The EU is considering waiving Value Added Tax (VAT) when buying defence equipment produced in Europe in order to promote joint armaments projects, according to a defence policy proposal presented by the European Commission on Tuesday (15 February).
“We need to focus on reducing strategic dependencies, supporting innovation of the defence ecosystem, encouraging joint procurement of defence capabilities,” Internal Market Commissioner, Thierry Breton, said.
“And for this, we rely on the industrial defence and aerospace sectors, a high-tech ecosystem that is an essential driver for Europe’s strategic autonomy and technological sovereignty,” Breton continued.
One of the central ideas concerns additional incentives for joint armaments projects.
According to the European Defence Agency (EDA), EU member states spent €37 billion on armaments in 2020, out of which only €4.1 billion went into projects on which two or more states worked jointly.
“The [European] Commission will explore a number of instruments to incentivise the joint procurement of defence capabilities developed in a collaborative way within the EU, including by proposing a Value Added Tax (VAT) waiver,” the proposal text said.
The EU executive’s proposal also stated it will be “setting up new financing solutions and reviewing the EDF bonus mechanisms to favour commitments to joint procurement of equipment, maintenance and operations in addition to joint development of the relevant defence technologies”.
The target date would be early 2023, which would leave enough time to ensure that the proposal would be compatible with World Trade Organization (WTO) rules.
The idea is reminiscent of practices used in the United States, the world’s largest arms manufacturer, where ‘foreign military sales’ are not subject to VAT or customs fees in the recipient country. A similar regulation applies to NATO’s procurement agency.
A VAT exemption would ensure fair competition between the European and American defence industry, European Commission experts believe.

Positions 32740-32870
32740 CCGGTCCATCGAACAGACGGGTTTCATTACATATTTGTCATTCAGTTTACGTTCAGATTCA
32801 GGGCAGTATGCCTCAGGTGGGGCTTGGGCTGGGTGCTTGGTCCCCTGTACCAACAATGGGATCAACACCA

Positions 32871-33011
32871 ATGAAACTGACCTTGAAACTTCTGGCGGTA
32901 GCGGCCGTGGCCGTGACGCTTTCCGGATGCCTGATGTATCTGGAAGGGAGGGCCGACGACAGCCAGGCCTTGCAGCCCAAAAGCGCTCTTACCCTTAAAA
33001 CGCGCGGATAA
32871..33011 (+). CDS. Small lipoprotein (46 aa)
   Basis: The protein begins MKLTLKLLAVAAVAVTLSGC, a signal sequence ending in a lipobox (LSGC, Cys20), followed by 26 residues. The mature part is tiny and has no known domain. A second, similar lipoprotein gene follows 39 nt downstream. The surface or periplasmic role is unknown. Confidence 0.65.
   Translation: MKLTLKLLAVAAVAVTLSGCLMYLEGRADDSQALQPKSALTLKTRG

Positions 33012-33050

Moreover, this could also give an incentive to European military projects actually being implemented.
Last year, the European Commission had launched an €8 billion European Defence Fund (EDF), a new instrument designed to co-finance collaborative defence research and development projects across the bloc.
Of the available sum, €2.7 billion is earmarked for research, while the remaining €5.3 billion is reserved for the development of prototypes, to be co-financed by member states.
According to the EU treaties, the procurement of armaments from the common EU budget is prohibited.
A VAT break could potentially incentivise member states to acquire and export their jointly developed armaments. However, states would still have the hurdle of streamlining their national export requirements.
The EU executive’s defence proposals, which also include the development of joint European capabilities in space and cyberspace, will still require approval by EU member states and the European Parliament.
‘Strategic Compass’ momentum
Ambitions on common defence have gathered steam in recent years, and all but two EU nations signed up to the landmark EU permanent structured cooperation (PESCO), aimed to help fund, develop and deploy armed forces together and make the EU’s defence sector more flexible and independent of the US.
The EU’s defence industry has welcomed the recent moves, hoping for competitive support towards the dominating American competitors.
The European Commission’s ‘defence package’ was first announced by European Commission President Ursula von der Leyen in her State of the Union speech last September.
The proposal comes in the context of the final states of the EU’s ‘Strategic Compass’, the bloc’s upcoming military strategy document, which is meant to be adopted by EU leaders at their next summit at the end of March.
The document includes a range of new tools and investment mechanisms, such as the proposal to establish a Defence Innovation Hub within the European Defence Agency by 2022.
The blueprint also refers to a recent assessment that had urged EU governments to focus on “six next-generation capabilities” like a new battle tank (MBT), patrol vessels, defence in space, air systems and enhanced military mobility.
It also states that national defence budgets should grow in the coming years, but falls short of asking for concrete commitments.
[Edited by Nathalie Weatherald]